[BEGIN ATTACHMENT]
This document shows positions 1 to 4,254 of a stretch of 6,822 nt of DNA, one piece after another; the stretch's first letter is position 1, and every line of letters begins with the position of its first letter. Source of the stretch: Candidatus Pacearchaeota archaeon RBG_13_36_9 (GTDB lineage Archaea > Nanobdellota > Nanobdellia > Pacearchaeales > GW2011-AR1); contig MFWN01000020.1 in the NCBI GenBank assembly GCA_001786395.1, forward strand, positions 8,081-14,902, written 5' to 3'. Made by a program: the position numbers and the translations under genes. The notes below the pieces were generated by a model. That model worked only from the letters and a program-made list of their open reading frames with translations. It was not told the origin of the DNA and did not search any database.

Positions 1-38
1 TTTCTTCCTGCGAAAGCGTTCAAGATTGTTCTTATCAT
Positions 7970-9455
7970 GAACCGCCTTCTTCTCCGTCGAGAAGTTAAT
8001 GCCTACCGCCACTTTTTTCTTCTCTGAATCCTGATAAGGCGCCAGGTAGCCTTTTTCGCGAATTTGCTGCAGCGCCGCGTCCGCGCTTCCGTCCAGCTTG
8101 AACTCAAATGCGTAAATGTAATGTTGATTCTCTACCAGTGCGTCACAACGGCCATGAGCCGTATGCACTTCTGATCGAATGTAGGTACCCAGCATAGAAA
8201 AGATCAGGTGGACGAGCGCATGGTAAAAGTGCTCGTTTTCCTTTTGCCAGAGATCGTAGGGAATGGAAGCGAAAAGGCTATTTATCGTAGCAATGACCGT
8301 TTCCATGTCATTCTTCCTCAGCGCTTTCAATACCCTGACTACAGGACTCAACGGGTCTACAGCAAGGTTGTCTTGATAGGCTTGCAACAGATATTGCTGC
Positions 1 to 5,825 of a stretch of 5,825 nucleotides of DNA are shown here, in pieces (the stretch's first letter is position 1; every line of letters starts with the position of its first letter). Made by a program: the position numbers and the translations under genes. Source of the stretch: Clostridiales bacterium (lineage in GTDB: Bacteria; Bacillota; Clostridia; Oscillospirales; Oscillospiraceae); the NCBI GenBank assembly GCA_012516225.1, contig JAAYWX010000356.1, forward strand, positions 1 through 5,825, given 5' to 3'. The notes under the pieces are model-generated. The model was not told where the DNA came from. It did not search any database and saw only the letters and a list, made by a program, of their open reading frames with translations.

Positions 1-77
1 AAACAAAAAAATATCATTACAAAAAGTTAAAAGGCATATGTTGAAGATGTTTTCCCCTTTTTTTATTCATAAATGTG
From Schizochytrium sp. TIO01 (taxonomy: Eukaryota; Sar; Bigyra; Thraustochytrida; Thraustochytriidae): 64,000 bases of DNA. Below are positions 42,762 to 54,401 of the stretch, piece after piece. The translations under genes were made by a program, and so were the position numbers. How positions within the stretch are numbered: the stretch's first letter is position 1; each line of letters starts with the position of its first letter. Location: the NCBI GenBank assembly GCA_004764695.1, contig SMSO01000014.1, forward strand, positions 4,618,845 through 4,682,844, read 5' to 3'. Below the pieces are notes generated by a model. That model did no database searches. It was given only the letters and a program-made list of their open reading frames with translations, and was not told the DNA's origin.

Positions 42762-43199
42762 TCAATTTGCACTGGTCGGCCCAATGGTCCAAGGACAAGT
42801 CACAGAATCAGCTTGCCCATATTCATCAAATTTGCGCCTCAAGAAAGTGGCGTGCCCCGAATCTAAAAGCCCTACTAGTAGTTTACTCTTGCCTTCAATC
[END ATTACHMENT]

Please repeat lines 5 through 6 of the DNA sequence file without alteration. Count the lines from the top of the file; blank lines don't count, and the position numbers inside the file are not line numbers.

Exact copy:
7970 GAACCGCCTTCTTCTCCGTCGAGAAGTTAAT
8001 GCCTACCGCCACTTTTTTCTTCTCTGAATCCTGATAAGGCGCCAGGTAGCCTTTTTCGCGAATTTGCTGCAGCGCCGCGTCCGCGCTTCCGTCCAGCTTG